I was embarrassed and livid and I went crying to the students with disabilities office to report him. I got out of the class and the school removed the whole thing from my record so that it didn’t look like I’d ever even taken it. I was a 4.0 student, and 1 semester away from graduating summa cum laude. Having an incomplete or a fail on my record was not an option for me. And yet, he thought I was incapable of passing his class. I was failing because of him.

      Anyway, point being, I think a lot of people with LDs experience things like that and it’s traumatizing in a way. It can make it a very sensitive subject. So unless someone brings it up themselves, it’s best to let them keep it to themselves.

      1. steve g*

        Wow so did they ever do anything to this professor? What a nitwit. I’m sure it killed his reputation with students. Also, if he was so concerned about you cheating, he could have just taken measures to ensure you don’t cheat….without the dramatic have-an-escort-to-the-room-thing.

        This kinda reminds me when I was in HS and I needed lots of special help in calculus…and I truly studied hard…borrowed my sisters scientific calculator….then during the test it got taken away from me in a dramatic kerfuffle. My math teacher said she was very disappointed in me. I had no clue what was going on. Apparently that computer has some of the more advanced calculus formulas worked in to them. But hello – it is not easy to actually use them, so they’re useless without the manual. I felt very targeted and was so pissed.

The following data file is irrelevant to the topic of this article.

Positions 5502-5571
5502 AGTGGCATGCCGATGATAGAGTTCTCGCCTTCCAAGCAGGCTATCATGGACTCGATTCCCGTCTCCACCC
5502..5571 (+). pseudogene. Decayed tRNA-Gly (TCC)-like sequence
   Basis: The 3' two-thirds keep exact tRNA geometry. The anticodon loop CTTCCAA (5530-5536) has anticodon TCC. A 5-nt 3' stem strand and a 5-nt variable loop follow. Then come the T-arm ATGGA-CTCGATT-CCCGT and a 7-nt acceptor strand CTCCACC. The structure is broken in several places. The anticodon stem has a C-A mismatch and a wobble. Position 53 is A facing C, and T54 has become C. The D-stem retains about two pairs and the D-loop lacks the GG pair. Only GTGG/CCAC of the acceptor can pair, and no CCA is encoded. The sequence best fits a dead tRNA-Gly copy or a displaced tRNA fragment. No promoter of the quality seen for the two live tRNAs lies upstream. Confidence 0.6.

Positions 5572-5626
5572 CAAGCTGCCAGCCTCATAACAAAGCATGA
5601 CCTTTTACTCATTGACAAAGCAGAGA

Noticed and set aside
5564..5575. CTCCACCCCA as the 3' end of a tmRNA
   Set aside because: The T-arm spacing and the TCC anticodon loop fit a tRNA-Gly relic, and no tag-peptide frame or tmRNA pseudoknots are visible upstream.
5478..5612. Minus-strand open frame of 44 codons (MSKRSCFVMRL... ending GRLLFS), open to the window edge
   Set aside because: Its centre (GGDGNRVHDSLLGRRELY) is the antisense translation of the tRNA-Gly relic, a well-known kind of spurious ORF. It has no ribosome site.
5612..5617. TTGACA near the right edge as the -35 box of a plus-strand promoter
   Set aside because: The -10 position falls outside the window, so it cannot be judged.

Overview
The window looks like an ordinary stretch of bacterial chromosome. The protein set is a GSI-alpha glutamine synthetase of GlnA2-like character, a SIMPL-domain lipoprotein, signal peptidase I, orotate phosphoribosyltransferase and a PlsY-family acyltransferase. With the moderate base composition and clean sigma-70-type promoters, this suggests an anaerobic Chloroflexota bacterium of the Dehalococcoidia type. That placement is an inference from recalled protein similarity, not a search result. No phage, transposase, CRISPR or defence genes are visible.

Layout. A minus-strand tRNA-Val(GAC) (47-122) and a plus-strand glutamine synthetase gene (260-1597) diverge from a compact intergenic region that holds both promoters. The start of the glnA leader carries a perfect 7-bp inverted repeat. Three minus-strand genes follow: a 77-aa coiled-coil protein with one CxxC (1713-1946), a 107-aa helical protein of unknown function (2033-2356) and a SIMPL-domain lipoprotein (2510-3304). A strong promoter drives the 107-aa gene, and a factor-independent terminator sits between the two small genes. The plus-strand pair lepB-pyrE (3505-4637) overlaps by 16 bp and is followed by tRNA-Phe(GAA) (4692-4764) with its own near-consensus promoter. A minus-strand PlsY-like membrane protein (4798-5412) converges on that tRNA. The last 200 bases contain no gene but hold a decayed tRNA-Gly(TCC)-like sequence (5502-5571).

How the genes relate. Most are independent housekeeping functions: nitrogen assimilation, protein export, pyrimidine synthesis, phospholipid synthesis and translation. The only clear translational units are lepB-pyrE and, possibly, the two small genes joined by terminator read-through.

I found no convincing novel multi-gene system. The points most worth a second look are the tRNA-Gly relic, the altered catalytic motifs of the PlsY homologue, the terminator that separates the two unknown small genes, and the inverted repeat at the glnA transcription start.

But at least that was in HS – I wasn’t paying an arm and a leg for the class!

        1. en pointe*

          I really don’t understand bullying teachers / professors. Last semester, my friend’s mum passed away unexpectedly a week before finals, and our professor refused her request for special consideration. He said that an exam should be a “welcome distraction”. Head of School overruled the jerk, obviously.

          1. Anonsie*

            Oh yeah, I needed to leave for two days for an out of town funeral once as a teenager and was told “I know you can’t stop people from dying, but you really need to be here every day.” I wasn’t allowed to make up the assignments from the time I was gone.

        2. FamilyofRobot*

          No, nothing ever happened to the teacher. He was actually a dean of the department and I had heard that other students with disabilities has similar issues with him. The school was going to put an incomplete on my transcript and absolutely would not budge on that, saying they simply cannot alter a students transcript. That is until I threatened legal action. It was my bargaining chip to get it off my record. I dropped it after they agreed.

          Sometimes I do wish I had pushed a little harder. I was going into a very niche field, super competitive, and I was in line for a 1 year academic position that is very hard to get. 1 person selected out of 600 every year. All top candidates and I knew I couldn’t have anything on my transcript that might be questionable. An incomplete would look more like the problem was with me, than with the teacher. I was also planning to go to graduate school at a program that only accepts about 23 students a year out of about 1500 applicants. I’d worked damned hard to be successful and with how competitive it was I knew just a little thing could push someone ahead of me.